They’re ‘Using Good Families’: Sunny Hostin Questions NFL’s New Initiative with Families Impacted by Police Brutality

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The families of Botham Jean, Antwon Rose and Danroy Henry know the trauma of police violence all too well. Each has had a young Black man suddenly snatched from them as a result of police shootings.

In their next steps toward justice, the families are joining the NFL and Jay-Z‘s Roc Nation for its “Inspire Change” initiative.

The View
The families of Botham Jean, Antwon Rose Jr. and Danroy Henry appeared on “The View” to talk about their experience with police brutality. (Photo: ‘The View’ video screenshot)

According to the league’s website, the program works to showcase how the NFL, its owners and its players “work together to create positive change in communities across America.” One of its main areas of focus tackles the issue of police brutality.

ABC’s “The View” welcomed Angella Henry, Alissa Findley and Michelle Kenney to the show Tuesday to discuss their decision to take part in the initiative. As part of the push, the NFL released a PSA earlier this month centered on Botham Jean, Findley’s brother.

Jean, 26, was fatally shot by an off-duty Dallas police officer in his apartment in 2018. Then-officer Amber Guyger, who claims she mistook Jean’s apartment for her own and thought he was an intruder, is now serving a 10-year sentence for his murder.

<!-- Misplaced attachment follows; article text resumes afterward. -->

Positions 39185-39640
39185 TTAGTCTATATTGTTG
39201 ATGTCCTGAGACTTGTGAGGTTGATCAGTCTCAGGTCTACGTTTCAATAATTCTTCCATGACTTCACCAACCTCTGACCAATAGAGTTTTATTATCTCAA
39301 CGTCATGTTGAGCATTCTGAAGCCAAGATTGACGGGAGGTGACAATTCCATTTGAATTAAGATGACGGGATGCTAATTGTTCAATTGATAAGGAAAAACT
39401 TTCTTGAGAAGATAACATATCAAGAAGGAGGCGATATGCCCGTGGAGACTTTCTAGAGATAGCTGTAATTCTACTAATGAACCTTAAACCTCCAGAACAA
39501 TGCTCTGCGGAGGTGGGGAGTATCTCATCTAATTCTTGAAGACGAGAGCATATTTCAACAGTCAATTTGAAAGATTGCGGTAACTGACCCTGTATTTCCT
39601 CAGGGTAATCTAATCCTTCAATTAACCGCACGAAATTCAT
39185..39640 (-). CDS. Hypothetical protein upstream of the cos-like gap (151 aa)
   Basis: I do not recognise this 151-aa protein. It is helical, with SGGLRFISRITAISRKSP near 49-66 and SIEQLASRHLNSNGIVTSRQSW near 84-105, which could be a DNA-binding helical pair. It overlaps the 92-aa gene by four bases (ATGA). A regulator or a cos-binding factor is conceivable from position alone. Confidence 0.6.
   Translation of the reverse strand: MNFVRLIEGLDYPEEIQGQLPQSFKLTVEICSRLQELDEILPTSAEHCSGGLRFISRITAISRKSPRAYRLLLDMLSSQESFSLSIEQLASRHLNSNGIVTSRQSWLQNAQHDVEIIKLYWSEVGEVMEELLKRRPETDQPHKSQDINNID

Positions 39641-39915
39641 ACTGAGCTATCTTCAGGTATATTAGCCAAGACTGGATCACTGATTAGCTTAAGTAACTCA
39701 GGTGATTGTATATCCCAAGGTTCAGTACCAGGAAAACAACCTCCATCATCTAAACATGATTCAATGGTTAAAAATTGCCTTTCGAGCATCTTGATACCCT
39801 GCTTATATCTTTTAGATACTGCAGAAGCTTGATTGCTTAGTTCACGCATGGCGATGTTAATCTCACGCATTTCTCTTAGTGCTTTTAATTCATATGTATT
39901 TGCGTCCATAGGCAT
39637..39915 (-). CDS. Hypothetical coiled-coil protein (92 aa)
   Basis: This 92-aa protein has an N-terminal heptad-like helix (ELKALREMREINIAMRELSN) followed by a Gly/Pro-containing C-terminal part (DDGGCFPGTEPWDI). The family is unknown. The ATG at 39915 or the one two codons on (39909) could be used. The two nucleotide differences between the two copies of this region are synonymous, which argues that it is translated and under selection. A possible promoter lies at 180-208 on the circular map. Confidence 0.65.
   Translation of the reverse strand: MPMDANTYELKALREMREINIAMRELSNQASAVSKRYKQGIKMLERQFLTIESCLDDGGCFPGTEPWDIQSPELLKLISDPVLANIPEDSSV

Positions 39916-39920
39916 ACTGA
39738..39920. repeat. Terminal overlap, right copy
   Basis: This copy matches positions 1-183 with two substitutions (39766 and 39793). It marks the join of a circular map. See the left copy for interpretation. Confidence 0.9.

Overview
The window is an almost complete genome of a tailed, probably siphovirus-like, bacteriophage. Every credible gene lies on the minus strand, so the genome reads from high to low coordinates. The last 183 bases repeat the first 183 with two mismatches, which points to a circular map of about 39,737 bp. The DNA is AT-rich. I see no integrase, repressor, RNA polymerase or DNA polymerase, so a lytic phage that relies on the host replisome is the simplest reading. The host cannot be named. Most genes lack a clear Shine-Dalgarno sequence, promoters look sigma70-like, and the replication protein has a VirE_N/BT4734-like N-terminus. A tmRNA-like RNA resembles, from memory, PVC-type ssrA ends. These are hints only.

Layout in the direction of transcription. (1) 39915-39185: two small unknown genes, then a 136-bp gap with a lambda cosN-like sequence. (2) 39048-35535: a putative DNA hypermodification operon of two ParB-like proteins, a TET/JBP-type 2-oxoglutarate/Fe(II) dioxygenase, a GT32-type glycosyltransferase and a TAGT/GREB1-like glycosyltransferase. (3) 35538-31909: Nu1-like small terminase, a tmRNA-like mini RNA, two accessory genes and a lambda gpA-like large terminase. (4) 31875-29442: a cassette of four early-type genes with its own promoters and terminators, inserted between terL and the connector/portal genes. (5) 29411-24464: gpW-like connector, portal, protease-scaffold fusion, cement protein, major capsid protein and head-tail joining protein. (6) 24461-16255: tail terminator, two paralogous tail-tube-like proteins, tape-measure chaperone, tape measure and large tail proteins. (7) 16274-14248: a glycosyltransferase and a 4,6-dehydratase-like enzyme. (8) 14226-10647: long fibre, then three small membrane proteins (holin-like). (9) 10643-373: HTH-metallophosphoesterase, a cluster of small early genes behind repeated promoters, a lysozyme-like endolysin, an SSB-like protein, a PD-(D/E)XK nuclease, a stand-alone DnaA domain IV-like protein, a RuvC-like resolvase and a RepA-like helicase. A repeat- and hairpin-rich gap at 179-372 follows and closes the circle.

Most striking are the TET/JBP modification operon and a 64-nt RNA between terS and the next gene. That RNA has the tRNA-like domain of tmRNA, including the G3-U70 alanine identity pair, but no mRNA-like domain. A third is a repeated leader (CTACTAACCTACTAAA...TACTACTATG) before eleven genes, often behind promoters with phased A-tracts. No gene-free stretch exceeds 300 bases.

“View” co-host Sunny Hostin mentioned the controversy surrounding ex-NFL star Colin Kaepernick, who drew criticism when he started kneeling during the national anthem to protest the very issue of police violence. A vocal Hostin said she felt the NFL was only using the new “Inspire Change” initiative to “give themselves cover” and “using good families to do it” after allegedly blackballing Kaepernick from playing in the league.

“How do you respond to that?” she asked the women.

“I’m a Kaepernick fanatic,” said Kenney, the mom of Antwon Rose Jr., who was fatally shot by police in 2018. “I was a Kap fan way before he took the knee, and I will forever be grateful for him opening this conversation.”

“But Antwon is my son,” she continued, “so when you get a call from Roc Nation and the NFL and they say, ‘we want to take your platform to the next level, we don’t want anything from you, and we have a plan,’ I have to remember that Antwon is my son. So I’m all in.”

Findley, Jean’s sister, credited Kaepernick with starting a broader conversation.

“With Roc Nation and the NFL, they’re now taking another step,” she added. “It doesn’t end here with Roc Nation and the NFL. We’re looking for anyone with a platform to keep this conversation going so that we can come up with the resolution.”

Danroy “Danny” Henry’s mother, Angella Henry, also weighed in. Her son was gunned down by an officer in Mount Pleasant, New York, while sitting in his car after a college football game in 2010. In her mind, she, Kaepernick and the other families are all working to accomplish the same goal: raising awareness about police brutality.

“We’re doing the same thing, and with the reach of both the NFL and Roc Nation, and being here on ‘The View,’ we’re reaching even more people that may not know our stories,” she said, “and now they do.”

Watch more in the video below.

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